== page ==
Taking care of your feet may sound unusual, but it's especially important for individuals with peripheral arterial disease. These patients generally have poor blood circulation, which can affect the healing time of injuries and sores on the legs and feet. Peripheral arterial disease patients who also have diabetes have an even higher risk of complications and infection from wounds. Even a small cut should receive prompt care to ensure proper healing. In addition, patients should make sure their footwear is the proper size and fits well. Thick, dry socks should be worn with shoes.
Basic everyday care should include washing and thorough drying of the feet. Trim and file nails regularly and carefully. Patients should keep their feet moisturized to minimize occurrences of cracks in the skin, but should not put lotion in between the toes or on cuts or sores. If any fungal infections or similar issues appear, treat them right away. Bunions, corns, and calluses should be treated as well. Patients should examine every part of their feet daily and look for any sign of injury, such as scratches, cuts, sores, blisters, or ingrown toenails, and notify a doctor should anything arise.
Some cases of peripheral arterial disease can be managed by lifestyle changes, while others combine these changes with medication. Most peripheral arterial disease patients follow a daily acetylsalicylic acid regimen. Medicine may be recommended in addition to lifestyle changes to prevent blood clots, increase blood flow to the legs and feet, and lower blood pressure. Cholesterol-lowering medications can reduce the risk of heart attack and stroke. Reducing 'bad' cholesterol is particularly important for patients with additional risk factors like diabetes or smoking.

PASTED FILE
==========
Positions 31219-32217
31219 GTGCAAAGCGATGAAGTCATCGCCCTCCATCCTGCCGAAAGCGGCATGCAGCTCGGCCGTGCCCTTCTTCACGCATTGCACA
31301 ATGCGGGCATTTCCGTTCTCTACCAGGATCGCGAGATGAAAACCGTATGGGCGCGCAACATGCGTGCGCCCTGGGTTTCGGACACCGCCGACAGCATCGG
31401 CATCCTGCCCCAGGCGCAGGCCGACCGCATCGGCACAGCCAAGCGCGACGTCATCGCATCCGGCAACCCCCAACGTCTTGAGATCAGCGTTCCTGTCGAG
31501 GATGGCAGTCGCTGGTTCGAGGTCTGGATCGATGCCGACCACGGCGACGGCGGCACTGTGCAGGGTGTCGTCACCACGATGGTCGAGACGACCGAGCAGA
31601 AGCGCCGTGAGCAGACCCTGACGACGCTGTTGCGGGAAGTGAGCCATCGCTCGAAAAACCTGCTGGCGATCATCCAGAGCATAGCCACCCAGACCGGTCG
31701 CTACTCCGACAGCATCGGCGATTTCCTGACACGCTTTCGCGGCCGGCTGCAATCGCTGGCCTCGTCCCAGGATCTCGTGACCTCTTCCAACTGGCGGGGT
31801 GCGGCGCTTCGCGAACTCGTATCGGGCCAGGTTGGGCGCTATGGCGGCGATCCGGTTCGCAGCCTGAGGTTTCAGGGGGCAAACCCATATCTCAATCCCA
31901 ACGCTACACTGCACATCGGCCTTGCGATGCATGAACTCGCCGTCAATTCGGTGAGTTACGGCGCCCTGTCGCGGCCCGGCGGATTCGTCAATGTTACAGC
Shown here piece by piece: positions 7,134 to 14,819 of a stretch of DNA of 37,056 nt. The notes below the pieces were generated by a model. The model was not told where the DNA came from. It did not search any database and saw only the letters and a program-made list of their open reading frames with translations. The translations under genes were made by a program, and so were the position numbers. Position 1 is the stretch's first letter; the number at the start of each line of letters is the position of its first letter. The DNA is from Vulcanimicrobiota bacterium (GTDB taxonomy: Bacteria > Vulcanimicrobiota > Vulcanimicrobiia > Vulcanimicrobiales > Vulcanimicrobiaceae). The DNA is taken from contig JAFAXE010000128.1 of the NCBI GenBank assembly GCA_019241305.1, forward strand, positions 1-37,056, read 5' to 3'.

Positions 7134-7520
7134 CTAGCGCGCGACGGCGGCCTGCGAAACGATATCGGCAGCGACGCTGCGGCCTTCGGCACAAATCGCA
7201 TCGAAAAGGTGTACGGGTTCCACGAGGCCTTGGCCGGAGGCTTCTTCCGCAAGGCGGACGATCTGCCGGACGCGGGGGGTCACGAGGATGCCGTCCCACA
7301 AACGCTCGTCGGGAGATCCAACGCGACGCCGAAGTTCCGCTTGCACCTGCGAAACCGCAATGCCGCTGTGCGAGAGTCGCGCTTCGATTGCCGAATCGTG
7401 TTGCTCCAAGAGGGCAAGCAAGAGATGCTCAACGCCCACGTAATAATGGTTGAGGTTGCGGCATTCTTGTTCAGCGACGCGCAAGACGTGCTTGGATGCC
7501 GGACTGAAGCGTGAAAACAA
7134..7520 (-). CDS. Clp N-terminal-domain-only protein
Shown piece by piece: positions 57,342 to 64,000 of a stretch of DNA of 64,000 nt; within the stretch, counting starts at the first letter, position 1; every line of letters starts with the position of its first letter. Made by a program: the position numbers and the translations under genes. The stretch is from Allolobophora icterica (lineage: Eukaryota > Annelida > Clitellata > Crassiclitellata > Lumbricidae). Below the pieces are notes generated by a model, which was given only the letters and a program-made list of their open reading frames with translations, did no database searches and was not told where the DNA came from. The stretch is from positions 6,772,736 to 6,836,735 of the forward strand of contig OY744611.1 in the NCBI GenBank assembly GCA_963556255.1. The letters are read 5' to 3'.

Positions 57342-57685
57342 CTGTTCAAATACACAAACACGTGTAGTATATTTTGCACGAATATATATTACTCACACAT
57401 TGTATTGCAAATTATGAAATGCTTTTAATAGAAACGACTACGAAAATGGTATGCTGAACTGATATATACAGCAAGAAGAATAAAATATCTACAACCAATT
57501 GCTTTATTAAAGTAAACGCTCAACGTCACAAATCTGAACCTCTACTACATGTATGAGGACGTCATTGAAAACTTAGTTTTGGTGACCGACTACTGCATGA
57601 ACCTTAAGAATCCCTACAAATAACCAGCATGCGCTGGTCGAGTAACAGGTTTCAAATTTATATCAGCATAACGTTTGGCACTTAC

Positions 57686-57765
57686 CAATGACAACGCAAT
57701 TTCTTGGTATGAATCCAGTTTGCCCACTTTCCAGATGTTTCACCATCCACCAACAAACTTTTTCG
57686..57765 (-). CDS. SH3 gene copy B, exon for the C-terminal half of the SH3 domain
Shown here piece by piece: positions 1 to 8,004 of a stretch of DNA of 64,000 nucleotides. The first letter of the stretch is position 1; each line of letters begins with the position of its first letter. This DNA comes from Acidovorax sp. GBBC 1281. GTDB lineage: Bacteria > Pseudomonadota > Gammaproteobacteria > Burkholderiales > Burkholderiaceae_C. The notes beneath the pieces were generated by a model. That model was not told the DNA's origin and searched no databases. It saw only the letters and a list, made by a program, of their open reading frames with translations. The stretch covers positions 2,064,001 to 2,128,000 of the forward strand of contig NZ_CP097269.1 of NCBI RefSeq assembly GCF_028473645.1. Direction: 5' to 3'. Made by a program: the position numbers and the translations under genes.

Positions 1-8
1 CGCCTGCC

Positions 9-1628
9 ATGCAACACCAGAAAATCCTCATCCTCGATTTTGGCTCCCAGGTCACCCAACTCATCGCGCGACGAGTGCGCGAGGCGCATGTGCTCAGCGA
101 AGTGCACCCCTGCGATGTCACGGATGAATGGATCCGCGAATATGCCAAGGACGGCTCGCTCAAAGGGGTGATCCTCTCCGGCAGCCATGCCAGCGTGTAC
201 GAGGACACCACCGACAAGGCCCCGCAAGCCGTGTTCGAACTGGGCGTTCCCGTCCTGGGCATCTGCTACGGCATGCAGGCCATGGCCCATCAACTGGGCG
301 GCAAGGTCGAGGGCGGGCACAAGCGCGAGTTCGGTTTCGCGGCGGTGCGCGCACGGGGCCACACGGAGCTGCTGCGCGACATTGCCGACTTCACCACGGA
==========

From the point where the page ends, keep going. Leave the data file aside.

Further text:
Individuals with both peripheral arterial disease and diabetes usually need prescription medication to control their blood sugar levels. Studies have shown some medications can improve pain-free walking in patients with intermittent claudication by sixty percent. Cilostazol increases blood flow to the limbs and treats leg pain and other symptoms of claudication. Thrombolytic therapy injects clot-dissolving drugs directly into the blood clot to break it apart.
More severe cases of peripheral arterial disease may require surgery to treat symptoms, especially those related to claudication. Angioplasty can reopen the clogged artery, widen it, and increase blood flow. This procedure is performed by threading a small hollow tube called a catheter through a blood vessel to reach the affected artery. A small balloon attached to the catheter's tip is inflated to widen the area. Another tube made of mesh may be placed in the clogged artery to help keep it open.
An atherectomy is an alternative to angioplasty. This operation removes plaque build-up with a minimally invasive endovascular surgical technique. Bypass surgery is another operation that can be done to improve blood flow. The doctor creates a blood vessel with man-made fabrics or by using a vessel from another area of the body. This blood vessel is used to redirect blood flow around the clogged artery. The newly created blood vessel is known as a graft bypass.